After a discussion with a friend of mine I’ve decided to do a blog post about a program I created called “Githug”, and how I used to get to the front of Github.com.
Some background is necessary, I am very into designing web bots to do all sorts of crazy stuff. I often end up building bots just for the hell of it or just because I think something will be funny (to me at least!). I’d also like to state I don’t dislike Github in anyway rather I think they’re all pretty cool guys!
The initial idea came to me while I was chilling in one of my college courses sitting next to my friend who is a solid programmer (something I sadly am not). He had an upcoming interview at a tech company that he was excited about and he mentioned that they would be checking his Github page to see code samples. I jokingly said that I should get him thousands of fake followers to “beef up” his page and make him look like a huge developer. We made some more jokes about what I’d call the bot and decided “Githug” would be a clever name. After joking I probed around Github’s registration system and found out that it didn’t seem like it’d be too complicated to do! I think the rest is a bit…self explanatory.
The Script (Githug)
Excuse me for the stupid anime references, this whole thing was just a joke from the beginning.
The script was a pretty straightforward one, all it would do is utilize fake usernames from FakeNameGenerator in conjunction with a disposable email address service all over tor.
That’s quite a mouthful, but all it means is I put some effort into making it look not completely fake (to Github’s systems, in-case they would limit my account creations). After every account was created it would then follow my friend’s Github and logout immediately afterwards. The script would then change it’s exist node “identity” and repeat this process all over again – all while recording the created accounts for later use and noting any errors along the way.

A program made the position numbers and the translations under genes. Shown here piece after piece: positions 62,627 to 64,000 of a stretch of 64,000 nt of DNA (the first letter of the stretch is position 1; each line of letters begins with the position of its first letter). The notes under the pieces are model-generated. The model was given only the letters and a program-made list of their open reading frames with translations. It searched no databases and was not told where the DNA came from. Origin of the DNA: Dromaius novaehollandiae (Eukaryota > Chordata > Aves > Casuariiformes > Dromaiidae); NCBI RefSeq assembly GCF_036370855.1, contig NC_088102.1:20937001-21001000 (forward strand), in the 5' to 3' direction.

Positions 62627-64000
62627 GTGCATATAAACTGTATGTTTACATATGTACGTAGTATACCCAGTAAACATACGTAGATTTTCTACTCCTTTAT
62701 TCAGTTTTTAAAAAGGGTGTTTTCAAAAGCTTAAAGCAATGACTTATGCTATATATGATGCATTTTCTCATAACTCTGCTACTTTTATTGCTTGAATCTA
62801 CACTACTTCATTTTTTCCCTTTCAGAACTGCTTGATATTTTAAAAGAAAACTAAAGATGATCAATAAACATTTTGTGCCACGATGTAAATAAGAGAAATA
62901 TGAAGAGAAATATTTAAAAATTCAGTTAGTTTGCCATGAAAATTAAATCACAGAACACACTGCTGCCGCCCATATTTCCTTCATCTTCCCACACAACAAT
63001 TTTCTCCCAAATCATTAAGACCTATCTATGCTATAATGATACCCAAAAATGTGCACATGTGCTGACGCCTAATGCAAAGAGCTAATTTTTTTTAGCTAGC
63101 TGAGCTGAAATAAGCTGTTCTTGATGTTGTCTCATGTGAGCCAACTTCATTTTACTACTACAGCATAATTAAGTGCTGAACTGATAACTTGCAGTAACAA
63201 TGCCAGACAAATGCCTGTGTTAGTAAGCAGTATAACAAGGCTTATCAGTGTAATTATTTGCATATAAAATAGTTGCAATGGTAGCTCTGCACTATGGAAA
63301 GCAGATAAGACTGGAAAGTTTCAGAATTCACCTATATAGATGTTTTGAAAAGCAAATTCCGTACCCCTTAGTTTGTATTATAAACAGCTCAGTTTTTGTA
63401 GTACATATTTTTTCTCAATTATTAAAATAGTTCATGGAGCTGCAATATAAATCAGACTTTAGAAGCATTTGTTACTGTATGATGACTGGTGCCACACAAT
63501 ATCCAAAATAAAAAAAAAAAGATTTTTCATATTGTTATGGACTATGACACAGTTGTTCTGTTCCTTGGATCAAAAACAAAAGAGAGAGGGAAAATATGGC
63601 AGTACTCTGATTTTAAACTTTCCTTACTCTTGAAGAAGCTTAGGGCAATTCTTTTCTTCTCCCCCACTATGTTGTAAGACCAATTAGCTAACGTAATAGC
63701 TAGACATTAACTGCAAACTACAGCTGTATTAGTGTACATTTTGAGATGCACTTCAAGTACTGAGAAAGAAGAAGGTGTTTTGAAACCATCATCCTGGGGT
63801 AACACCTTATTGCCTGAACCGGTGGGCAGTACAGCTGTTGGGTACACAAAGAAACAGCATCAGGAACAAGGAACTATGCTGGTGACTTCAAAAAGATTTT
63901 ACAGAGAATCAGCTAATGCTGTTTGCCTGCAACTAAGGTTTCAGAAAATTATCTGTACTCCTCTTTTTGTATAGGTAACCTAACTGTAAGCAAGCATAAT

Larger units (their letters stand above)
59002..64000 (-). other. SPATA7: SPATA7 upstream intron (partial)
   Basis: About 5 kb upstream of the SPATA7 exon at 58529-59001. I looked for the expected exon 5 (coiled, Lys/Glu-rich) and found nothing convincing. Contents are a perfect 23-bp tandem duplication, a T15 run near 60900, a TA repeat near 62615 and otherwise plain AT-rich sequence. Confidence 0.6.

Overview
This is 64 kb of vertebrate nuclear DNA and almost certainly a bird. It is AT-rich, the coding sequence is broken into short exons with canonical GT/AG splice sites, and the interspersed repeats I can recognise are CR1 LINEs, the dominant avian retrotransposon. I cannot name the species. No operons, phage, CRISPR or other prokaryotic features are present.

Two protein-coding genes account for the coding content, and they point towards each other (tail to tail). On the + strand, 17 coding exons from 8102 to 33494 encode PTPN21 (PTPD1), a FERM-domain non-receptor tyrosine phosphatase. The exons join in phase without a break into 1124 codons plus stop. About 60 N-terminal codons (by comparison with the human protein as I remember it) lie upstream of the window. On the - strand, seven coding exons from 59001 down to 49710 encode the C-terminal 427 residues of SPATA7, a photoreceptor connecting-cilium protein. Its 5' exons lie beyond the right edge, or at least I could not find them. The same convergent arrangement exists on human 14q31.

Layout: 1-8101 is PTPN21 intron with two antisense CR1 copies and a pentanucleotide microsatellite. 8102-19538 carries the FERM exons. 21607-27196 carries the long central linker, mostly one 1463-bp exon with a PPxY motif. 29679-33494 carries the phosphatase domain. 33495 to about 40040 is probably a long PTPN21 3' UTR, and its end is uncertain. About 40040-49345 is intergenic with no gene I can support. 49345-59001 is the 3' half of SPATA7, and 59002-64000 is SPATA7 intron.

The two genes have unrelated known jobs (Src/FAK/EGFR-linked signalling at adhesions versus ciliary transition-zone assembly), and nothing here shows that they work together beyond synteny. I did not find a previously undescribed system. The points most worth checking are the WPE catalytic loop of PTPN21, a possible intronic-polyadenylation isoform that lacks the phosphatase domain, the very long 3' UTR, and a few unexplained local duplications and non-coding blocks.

For those who care, the script was created via my Metafid code generation tool which is PHP/cURL based. Yes, I do realize the irony of linking to my Github repo here
I won’t mention what happened to my friend’s Github but let’s say it worked out very well for him (clever readers will probably find it regardless). I will however, post pictures of my Github when I ran this tool continuously for ~20 hours.
“Let’s see how many stars I can get before Github bans me!”
If you’ve ever wondered how many fake repo stars it takes for Github to get tired of your shit. That number would probably be somewhere around 4,934 – which is a fairly unrealistic number of stars to obtain in less than a day’s time.
Soon I had a message in my inbox that my account had been disabled for obvious reasons. The message stated I had to contact them to get my account cleared – I couldn’t resist! I ended up emailing them apologizing for my transgressions and asking them to “give an Octodog a bone here” and enable my Github account again. I received this message in response:
Moral of this story is that Octodog’s invasion was successful but only temporarily. I guess Octodogs and Octocats just can’t coexist peacefully…
Until next time,